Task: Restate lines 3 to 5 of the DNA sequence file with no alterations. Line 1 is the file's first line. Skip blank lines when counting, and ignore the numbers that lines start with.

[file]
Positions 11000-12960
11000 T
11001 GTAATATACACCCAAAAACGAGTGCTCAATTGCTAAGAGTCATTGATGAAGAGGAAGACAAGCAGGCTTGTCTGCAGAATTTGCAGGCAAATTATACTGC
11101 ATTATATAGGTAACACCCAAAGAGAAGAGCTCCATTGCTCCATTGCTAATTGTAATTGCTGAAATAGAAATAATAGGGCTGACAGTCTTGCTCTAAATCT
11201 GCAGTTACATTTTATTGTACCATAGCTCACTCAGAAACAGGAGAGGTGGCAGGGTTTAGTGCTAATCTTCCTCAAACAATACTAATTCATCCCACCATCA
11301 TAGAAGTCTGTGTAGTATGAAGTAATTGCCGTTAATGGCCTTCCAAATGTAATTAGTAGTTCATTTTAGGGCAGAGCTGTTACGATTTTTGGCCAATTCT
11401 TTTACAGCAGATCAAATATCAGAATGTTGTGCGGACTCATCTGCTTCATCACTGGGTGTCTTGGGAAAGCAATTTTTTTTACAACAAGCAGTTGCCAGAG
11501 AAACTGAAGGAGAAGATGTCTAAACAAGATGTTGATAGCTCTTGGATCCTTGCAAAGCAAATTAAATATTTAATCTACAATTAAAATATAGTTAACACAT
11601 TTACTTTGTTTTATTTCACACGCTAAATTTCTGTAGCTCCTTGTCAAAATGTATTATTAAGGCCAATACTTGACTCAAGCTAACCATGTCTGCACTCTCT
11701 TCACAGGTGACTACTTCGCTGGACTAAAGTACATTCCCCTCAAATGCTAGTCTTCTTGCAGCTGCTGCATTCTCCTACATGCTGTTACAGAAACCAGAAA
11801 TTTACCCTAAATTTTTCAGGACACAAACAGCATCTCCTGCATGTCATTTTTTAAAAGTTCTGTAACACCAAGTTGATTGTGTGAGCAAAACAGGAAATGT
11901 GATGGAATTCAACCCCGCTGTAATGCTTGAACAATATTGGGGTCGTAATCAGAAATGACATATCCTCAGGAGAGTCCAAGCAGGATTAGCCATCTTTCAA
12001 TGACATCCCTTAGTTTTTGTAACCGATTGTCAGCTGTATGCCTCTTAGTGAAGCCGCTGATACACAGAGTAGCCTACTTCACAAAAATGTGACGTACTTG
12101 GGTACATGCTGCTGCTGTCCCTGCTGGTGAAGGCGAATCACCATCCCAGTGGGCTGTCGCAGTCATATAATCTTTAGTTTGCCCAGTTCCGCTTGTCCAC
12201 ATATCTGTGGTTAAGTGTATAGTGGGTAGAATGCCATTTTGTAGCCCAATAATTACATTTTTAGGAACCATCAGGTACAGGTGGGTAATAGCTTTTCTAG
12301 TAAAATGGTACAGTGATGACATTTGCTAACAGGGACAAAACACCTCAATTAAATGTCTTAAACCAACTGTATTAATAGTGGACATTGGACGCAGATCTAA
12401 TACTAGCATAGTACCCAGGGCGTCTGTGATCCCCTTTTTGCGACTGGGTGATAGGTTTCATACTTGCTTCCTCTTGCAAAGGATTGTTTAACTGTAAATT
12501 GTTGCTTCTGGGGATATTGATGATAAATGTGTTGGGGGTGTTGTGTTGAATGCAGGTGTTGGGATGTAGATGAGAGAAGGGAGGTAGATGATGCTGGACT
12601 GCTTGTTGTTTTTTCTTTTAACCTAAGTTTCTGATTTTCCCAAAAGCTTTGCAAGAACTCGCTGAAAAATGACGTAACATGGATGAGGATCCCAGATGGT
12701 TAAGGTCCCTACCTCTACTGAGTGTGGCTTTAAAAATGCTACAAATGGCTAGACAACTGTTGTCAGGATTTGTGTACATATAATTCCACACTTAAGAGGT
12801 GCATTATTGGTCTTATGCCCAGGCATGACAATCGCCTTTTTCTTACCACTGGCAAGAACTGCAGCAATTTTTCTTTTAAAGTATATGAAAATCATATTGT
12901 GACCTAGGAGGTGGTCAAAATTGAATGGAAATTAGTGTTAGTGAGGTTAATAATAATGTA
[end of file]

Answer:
11001 GTAATATACACCCAAAAACGAGTGCTCAATTGCTAAGAGTCATTGATGAAGAGGAAGACAAGCAGGCTTGTCTGCAGAATTTGCAGGCAAATTATACTGC
11101 ATTATATAGGTAACACCCAAAGAGAAGAGCTCCATTGCTCCATTGCTAATTGTAATTGCTGAAATAGAAATAATAGGGCTGACAGTCTTGCTCTAAATCT
11201 GCAGTTACATTTTATTGTACCATAGCTCACTCAGAAACAGGAGAGGTGGCAGGGTTTAGTGCTAATCTTCCTCAAACAATACTAATTCATCCCACCATCA